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Felix Gilbert on Being a Student of Friedrich Meinecke in the 1920s (Retrospective Account, 1988)

In this excerpt, historian Felix Gilbert describes the extent to which he was influenced by Friedrich Meinecke, who was one of his professors. Meinecke characterized himself as a “monarchist at heart” [Herzensmonarchist], who, in the face of the revolution of 1918, had been transformed into a “republican by reason” [Vernunftrepublikaner]. Despite his skepticism about political parties and the parliamentary system in general, Meinecke belonged to the liberal German Democratic Party [Deutsche Demokratische Partei or DDP]. He also initiated the “Weimar Circle,” a group of university professors who were loyal to the constitution. The group met for the first time in Weimar on April 23-24, 1926. Best described as a liberal conservative, Meinecke rejected National Socialism and Communism alike. He put forth the “national unity” of all social classes as his ideal utopian vision of social harmony. This vision, however, never compelled him to advocate for a racially defined Volksgemeinschaft, and in this respect, he differed from many of his contemporaries (and also from many of his colleagues at the university).

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Friedrich Meinecke, my history professor, lectured every morning at nine in the university. At the first lecture of a semester you reserved a seat for yourself by fixing your visiting card on the desk in front of your seat. I had reserved for myself a very good seat in the middle of the second row in order to hear well what Meinecke was saying. But getting up early in the morning was never to my liking, and I usually arrived only at the last minute, sometimes even only as Meinecke was ascending the podium. To get to my seat in the middle of the row all those sitting closer to the aisle had to get up. I noticed that one young man was getting up more and more slowly when I passed by to take my seat. We had reached the point at which I might have had to push him to get to my seat. This was the young man at Alsberg’s party, and we stared at each other. Finally he or I said: “Tomorrow morning we shall have a terrible fistfight.” We laughed, began to talk, and withdrew into a corner away from the company of the famous jurists. This began my friendship with Arnold Haase, which has continued to the present day.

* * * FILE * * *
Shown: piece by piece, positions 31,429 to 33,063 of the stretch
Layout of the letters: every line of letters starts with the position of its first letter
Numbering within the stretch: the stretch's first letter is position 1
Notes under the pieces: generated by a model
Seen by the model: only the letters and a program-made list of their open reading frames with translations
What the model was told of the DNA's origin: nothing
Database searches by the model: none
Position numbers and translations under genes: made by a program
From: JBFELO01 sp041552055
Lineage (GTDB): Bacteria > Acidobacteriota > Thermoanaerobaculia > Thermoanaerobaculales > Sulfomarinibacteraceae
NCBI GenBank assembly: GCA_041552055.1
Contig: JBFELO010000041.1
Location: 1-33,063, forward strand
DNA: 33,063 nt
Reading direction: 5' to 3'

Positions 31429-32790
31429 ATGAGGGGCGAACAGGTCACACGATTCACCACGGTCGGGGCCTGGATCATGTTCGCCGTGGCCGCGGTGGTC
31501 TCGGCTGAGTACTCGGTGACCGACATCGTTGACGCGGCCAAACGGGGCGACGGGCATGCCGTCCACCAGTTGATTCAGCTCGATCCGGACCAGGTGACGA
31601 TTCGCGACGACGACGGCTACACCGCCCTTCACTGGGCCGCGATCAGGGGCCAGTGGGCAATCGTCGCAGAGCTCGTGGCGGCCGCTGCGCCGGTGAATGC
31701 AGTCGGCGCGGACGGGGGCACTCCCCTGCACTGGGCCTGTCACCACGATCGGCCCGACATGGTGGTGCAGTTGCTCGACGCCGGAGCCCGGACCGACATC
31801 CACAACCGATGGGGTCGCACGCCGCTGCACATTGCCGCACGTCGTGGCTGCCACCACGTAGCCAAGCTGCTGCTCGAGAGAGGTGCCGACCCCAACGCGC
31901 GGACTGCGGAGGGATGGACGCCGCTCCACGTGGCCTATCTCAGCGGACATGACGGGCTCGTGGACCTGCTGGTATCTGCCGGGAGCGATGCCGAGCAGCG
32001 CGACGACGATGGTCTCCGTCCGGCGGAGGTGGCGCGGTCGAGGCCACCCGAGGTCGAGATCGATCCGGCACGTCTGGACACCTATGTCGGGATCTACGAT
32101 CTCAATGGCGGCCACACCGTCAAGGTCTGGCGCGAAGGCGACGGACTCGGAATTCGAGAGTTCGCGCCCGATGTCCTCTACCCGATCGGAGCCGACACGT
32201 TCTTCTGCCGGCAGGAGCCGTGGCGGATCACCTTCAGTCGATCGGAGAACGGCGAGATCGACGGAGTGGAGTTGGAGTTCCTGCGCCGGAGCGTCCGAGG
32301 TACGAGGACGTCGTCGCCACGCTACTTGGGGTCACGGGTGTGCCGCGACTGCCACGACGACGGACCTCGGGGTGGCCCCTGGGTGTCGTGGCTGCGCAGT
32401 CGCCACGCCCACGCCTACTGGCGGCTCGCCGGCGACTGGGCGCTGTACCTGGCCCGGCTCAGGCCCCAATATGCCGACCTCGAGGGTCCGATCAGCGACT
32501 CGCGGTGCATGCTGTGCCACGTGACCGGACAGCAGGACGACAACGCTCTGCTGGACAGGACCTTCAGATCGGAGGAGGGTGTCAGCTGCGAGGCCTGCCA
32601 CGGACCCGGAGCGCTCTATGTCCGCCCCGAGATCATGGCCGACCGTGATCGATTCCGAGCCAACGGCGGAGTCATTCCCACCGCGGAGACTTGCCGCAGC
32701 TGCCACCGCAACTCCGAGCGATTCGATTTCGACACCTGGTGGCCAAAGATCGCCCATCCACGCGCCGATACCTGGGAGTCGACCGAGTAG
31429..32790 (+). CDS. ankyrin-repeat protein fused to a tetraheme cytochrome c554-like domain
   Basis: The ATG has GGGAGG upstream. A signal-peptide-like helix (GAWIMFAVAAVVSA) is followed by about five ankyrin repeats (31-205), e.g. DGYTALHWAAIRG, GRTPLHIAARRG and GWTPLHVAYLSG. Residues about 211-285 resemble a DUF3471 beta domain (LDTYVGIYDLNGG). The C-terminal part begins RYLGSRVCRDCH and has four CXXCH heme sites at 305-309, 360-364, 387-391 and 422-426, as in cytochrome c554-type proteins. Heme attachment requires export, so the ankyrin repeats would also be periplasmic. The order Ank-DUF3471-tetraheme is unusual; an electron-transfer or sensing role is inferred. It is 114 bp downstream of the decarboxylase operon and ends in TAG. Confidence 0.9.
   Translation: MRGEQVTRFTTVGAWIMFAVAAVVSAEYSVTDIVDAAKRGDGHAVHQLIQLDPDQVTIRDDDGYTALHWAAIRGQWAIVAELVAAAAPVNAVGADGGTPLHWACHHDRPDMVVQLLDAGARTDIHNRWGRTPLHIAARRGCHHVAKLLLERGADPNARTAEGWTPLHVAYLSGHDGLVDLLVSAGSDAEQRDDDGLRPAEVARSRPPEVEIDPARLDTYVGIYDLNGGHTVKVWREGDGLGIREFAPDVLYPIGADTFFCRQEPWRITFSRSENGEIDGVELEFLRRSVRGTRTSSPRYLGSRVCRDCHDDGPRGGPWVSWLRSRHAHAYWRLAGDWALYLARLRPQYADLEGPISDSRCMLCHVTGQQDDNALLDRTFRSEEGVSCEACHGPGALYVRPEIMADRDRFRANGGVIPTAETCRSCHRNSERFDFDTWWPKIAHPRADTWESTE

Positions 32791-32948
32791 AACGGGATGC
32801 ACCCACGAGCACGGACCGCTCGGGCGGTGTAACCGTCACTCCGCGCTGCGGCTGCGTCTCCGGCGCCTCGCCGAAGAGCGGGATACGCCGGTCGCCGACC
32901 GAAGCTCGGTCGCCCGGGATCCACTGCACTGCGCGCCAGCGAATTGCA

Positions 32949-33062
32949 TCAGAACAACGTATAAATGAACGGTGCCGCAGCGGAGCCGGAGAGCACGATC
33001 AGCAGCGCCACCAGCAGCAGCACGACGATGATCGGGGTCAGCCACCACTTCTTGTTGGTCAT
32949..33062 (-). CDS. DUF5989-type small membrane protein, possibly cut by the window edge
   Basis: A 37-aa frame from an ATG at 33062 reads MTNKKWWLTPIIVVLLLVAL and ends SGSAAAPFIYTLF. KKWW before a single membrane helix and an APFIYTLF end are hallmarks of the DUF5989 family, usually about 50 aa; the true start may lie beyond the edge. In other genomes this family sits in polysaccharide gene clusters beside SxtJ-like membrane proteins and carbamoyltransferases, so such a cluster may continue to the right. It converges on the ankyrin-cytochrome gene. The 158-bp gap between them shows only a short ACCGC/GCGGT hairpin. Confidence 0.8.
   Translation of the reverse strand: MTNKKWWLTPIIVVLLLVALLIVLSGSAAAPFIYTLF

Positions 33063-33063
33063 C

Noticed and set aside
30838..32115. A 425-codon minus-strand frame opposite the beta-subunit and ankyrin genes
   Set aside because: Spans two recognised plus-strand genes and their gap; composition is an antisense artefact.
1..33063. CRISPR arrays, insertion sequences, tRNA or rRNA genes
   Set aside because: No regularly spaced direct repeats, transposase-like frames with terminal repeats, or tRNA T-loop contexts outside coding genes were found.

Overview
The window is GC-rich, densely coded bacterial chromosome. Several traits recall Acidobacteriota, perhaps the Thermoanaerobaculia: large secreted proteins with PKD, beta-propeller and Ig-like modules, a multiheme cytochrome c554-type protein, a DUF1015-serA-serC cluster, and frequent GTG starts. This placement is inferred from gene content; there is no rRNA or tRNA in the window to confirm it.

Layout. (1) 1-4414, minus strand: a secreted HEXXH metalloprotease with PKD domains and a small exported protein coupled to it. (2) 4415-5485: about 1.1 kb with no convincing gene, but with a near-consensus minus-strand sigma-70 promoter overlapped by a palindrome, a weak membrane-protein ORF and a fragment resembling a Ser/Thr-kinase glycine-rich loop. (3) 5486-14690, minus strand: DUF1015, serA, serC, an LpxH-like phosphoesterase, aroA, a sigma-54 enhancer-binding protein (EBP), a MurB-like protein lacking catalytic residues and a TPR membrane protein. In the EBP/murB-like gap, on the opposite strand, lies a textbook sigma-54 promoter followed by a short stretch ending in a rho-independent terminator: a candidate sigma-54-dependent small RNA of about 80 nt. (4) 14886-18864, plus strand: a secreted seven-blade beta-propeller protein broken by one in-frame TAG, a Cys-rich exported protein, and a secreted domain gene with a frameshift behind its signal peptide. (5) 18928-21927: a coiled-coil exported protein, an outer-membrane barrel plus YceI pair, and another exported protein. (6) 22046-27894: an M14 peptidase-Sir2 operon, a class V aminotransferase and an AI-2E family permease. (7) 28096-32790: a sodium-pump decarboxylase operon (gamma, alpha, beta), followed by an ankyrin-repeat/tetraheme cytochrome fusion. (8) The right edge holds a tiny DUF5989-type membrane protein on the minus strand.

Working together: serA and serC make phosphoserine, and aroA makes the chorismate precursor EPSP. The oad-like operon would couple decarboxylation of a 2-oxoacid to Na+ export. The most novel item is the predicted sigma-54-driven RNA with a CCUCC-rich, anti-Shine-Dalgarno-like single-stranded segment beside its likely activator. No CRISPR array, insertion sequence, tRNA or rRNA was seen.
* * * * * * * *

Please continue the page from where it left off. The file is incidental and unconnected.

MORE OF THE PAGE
[ . . . ]

After the end of my work as an assistant to the editors of the German Foreign Office documents [but before I returned to my studies in Berlin in the fall of 1926], I studied for a year in Munich. By then the political turmoil that had exploded in the Hitler putsch of 1923 had subsided, and Munich had sunk into quiet provincialism. I remember some posters announcing that Adolf Hitler, now out of prison, would speak at a public meeting, but it did not enter my mind to go because at the time Hitler and his movement seemed utterly unimportant. Still, despite the lack of excitement, living in Munich – a lovely city set in a beautiful landscape – was highly enjoyable, and the year there was also intellectually profitable. [ . . . ] Yet, although Munich had its attractions, I had no doubt that I wanted to complete my historical studies in Berlin. The reason was the presence of Friedrich Meinecke at Berlin University. Meinecke had shaken up German historical scholarship by emphasizing the relations among intellectual movements, political thought, and political action; after working for two years in diplomatic documents I was eager to broaden my outlook on the past. In addition, among the many conservative and reactionary German professors, Meinecke was an exception: he was a defender of the republic. Moreover, while I was working in the Foreign Office I had come to know several students of Meinecke, and I had heard from them that he allowed his students a very free hand, though at the same time was very much interested in what they were doing.

Meinecke was a great teacher. Although he stammered, and his lectures were rhetorically undistinguished, they were beautifully organized, and in placing the events of national histories in a European context they continued a tradition of German historiography that had begun with Leopold von Ranke. Meinecke’s seminars provided a rigorous training in historical methodology. They focused on the art of interpretation. We usually discussed a single document or treatise, like the French Charter of 1814, or Machiavelli’s Prince, and subjected the meaning of each sentence, almost each word, to scrutiny and discussion. Half of each seminar was taken up with the reading of papers written by the participants on the document under investigation. After a paper was presented Meinecke usually did not say more than “Thank you,” but when he added “Good,” you believed you were in seventh heaven

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